|creative commons search "name"|
What does this have to do with libraries and librarianship? Quite a bit.
When I was in library school back in the mid 90s, my graduate school was going through reaccreditation. One of the issues on the table was renaming the school. On the table was changing the degree from a Masters in Library and Information Studies to a Masters in Information Studies. Heated debates ensued, but at the end of it all, the students felt that it was really important to leave the word library in the title of the degree.
In the world of school libraries, after a stint of media centers, it seems that the term of favor now is Information Commons. My response to this is that I think that the very idea of information commons is implicit in the idea of libraries. I do understand that the term IC is probably much sexier when it comes to funding. Whenever I tell folks I am a school librarian I usually get a chuckle and nudge and told either I don't look like a librarian, or asked if I still teach Dewey. I know if I told them I was worked in an information commons in an academic setting I might get a little more respect. I find myself, however, sticking to the terms library and librarian.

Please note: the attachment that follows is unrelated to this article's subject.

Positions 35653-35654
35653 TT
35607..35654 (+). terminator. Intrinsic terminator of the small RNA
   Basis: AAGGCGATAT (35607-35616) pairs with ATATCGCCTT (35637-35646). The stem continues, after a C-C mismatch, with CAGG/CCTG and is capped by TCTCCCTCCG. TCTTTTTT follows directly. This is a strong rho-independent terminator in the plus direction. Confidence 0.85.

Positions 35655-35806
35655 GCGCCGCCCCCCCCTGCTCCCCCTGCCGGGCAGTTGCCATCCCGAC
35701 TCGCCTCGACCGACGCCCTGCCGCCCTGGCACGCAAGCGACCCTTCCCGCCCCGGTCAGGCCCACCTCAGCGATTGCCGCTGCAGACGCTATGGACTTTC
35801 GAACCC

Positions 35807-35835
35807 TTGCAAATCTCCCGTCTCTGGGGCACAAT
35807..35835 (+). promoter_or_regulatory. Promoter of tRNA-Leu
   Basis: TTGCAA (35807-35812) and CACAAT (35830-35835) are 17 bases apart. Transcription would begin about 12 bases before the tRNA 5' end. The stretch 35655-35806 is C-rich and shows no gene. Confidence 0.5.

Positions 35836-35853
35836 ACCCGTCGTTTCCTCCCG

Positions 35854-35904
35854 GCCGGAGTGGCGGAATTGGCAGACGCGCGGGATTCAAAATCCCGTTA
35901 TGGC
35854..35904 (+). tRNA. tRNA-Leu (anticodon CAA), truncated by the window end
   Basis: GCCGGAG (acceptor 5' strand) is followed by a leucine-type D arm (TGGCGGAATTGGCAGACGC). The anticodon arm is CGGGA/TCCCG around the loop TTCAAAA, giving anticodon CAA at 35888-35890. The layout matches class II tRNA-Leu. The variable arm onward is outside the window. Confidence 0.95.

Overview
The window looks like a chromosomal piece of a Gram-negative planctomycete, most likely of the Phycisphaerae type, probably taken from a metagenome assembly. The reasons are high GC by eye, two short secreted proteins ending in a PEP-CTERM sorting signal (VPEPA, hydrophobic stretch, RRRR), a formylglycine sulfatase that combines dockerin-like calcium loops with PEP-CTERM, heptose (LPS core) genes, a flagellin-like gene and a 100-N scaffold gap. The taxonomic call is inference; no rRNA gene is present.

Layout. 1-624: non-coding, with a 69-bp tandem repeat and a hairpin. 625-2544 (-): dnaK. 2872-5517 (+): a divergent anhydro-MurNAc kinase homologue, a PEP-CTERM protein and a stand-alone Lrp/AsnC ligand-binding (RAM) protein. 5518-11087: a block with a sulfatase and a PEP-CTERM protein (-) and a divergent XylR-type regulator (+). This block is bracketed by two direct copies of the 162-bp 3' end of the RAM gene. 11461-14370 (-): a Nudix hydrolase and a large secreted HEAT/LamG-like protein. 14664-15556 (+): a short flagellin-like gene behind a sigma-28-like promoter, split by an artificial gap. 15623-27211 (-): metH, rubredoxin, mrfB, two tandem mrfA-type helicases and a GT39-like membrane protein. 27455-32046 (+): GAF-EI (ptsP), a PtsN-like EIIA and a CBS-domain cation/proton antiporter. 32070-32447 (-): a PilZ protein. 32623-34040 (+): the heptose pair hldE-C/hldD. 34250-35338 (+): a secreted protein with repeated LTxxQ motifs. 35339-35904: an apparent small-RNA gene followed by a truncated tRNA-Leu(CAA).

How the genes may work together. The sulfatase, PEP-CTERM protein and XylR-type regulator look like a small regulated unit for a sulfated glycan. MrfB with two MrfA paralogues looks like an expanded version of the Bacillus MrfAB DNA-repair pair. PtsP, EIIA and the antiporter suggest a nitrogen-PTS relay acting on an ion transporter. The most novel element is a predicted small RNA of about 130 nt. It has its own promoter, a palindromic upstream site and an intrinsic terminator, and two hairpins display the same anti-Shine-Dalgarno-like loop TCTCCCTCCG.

Trust me, I have done plenty of reflection regarding whether or not I am simply becoming one of those "GET OFF MY LAWN" people. I really don't think that is it. I don't think that I am clinging to something that is outdated. Rather, I think that folks really need to broaden their view of what it means to be a librarian and work in a library.
What do you think is in a name?
My own personal children are HIGHLY offended when someone calls me a "media specialist". I think THAT term brings to mind filmstrip projectors and overhead transparencies. Haven't heard Information Commons, but I like it even less. Luckily, my school still let's me concentrate on books, so I am, in fact, a librarian. Information Specialist just sounds... Jargony.
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